The bacterial heat-shock protein DnaJ has been implicated in protein folding and protein complex dissociation. The DnaJ protein interacts with the prokaryotic analogue of Hsp70, DnaK, and accelerates the rate of ATP hydrolysis by DnaK. Several yeast homologues of DnaJ, with different proposed subcellular localizations and functions, have recently been isolated and are the only eukaryotic forms of DnaJ so far described. We have isolated cDNAs corresponding to two alternatively spliced transcripts of a novel human gene, HSJ1, which show sequence similarity to the bacterial DnaJ protein and the yeast homologues. The cDNA clones were isolated from a human brain-frontal-cortex expression library screened with a polyclonal antiserum raised to paired-helical-filament (PHF) proteins isolated from extracts of the brains of patients suffering from Alzheimer's disease. The similarity between the predicted human protein sequences and the bacterial and yeast proteins is highest at the N-termini, this region also shows a limited similarity to viral T-antigens and is a possible common motif involved in the interaction with DnaK/Hsp70. Northern-blot analysis has shown that human brain contains higher levels of mRNA for the DnaJ homologue than other tissues examined, and hybridization studies with riboprobes in situ show a restricted pattern of expression of the mRNA within the brain, with neuronal layers giving the strongest signal. These findings suggest that the DnaJ-DnaK (Hsp70) interaction is general to eukaryotes and, indeed, to higher organisms.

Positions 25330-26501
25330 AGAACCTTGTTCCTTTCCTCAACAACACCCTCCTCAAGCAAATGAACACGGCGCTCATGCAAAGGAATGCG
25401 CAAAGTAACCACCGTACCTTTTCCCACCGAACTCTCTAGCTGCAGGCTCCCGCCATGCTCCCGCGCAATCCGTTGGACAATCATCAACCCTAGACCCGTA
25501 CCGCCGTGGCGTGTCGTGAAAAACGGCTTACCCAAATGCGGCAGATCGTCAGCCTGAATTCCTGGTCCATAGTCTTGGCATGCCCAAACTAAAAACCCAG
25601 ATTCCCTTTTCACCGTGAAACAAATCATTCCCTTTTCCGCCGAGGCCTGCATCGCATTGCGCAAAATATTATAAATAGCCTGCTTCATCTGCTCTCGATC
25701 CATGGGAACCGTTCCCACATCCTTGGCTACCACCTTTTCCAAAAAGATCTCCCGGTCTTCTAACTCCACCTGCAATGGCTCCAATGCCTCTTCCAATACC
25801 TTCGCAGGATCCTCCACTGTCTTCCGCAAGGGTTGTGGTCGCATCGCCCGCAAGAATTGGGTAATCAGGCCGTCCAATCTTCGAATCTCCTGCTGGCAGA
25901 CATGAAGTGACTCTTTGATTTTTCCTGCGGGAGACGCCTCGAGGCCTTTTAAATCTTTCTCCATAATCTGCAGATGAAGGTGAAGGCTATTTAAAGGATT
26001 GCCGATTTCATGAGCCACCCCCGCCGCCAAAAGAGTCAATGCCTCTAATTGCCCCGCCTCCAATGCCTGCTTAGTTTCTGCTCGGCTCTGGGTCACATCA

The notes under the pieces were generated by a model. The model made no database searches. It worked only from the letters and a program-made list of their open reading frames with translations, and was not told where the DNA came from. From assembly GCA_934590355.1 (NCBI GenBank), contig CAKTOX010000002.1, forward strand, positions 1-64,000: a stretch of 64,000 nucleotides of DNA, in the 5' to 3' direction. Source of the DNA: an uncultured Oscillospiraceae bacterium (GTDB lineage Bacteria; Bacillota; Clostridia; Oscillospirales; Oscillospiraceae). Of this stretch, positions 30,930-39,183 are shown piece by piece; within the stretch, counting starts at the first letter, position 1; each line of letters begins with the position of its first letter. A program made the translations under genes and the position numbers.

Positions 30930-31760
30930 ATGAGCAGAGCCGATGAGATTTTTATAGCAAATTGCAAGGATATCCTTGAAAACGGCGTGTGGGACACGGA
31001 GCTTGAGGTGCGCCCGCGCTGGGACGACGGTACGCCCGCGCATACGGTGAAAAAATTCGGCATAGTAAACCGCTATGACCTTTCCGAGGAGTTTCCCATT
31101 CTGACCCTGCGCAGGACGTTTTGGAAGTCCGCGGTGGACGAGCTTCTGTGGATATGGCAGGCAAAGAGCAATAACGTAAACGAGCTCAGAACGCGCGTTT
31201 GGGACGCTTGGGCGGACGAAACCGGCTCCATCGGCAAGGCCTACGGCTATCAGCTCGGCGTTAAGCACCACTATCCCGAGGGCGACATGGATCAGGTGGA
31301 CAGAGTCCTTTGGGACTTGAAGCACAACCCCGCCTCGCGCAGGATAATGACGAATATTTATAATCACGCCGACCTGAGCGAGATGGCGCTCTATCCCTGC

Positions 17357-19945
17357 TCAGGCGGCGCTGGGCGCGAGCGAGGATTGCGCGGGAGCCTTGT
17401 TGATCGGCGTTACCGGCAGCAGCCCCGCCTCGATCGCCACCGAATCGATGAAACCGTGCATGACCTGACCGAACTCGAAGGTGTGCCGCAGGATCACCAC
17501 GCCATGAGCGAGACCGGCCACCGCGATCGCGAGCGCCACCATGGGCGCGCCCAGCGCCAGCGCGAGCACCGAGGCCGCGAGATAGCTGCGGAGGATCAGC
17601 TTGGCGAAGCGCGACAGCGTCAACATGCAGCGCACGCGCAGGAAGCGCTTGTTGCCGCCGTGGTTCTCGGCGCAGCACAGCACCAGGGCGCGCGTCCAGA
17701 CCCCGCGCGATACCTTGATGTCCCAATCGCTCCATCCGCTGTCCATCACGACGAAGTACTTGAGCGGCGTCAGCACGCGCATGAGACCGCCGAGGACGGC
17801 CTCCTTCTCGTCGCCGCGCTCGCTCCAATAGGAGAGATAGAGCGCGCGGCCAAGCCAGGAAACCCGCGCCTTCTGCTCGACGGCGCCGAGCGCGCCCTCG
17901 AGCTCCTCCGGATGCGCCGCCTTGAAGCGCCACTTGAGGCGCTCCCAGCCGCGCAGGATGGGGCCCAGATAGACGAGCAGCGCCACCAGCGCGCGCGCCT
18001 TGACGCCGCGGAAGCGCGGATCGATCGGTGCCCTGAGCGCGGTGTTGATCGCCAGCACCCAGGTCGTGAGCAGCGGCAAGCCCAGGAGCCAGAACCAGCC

Research Article|June 01 1992
Human homologues of the bacterial heat-shock protein DnaJ are preferentially expressed in neurons
M E Cheetham;
J P Brion;
Biochem J (1992) 284 (2): 469-476.
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M E Cheetham, J P Brion, B H Anderton; Human homologues of the bacterial heat-shock protein DnaJ are preferentially expressed in neurons. Biochem J 1 June 1992; 284 (2): 469–476. doi: https://doi.org/10.1042/bj2840469
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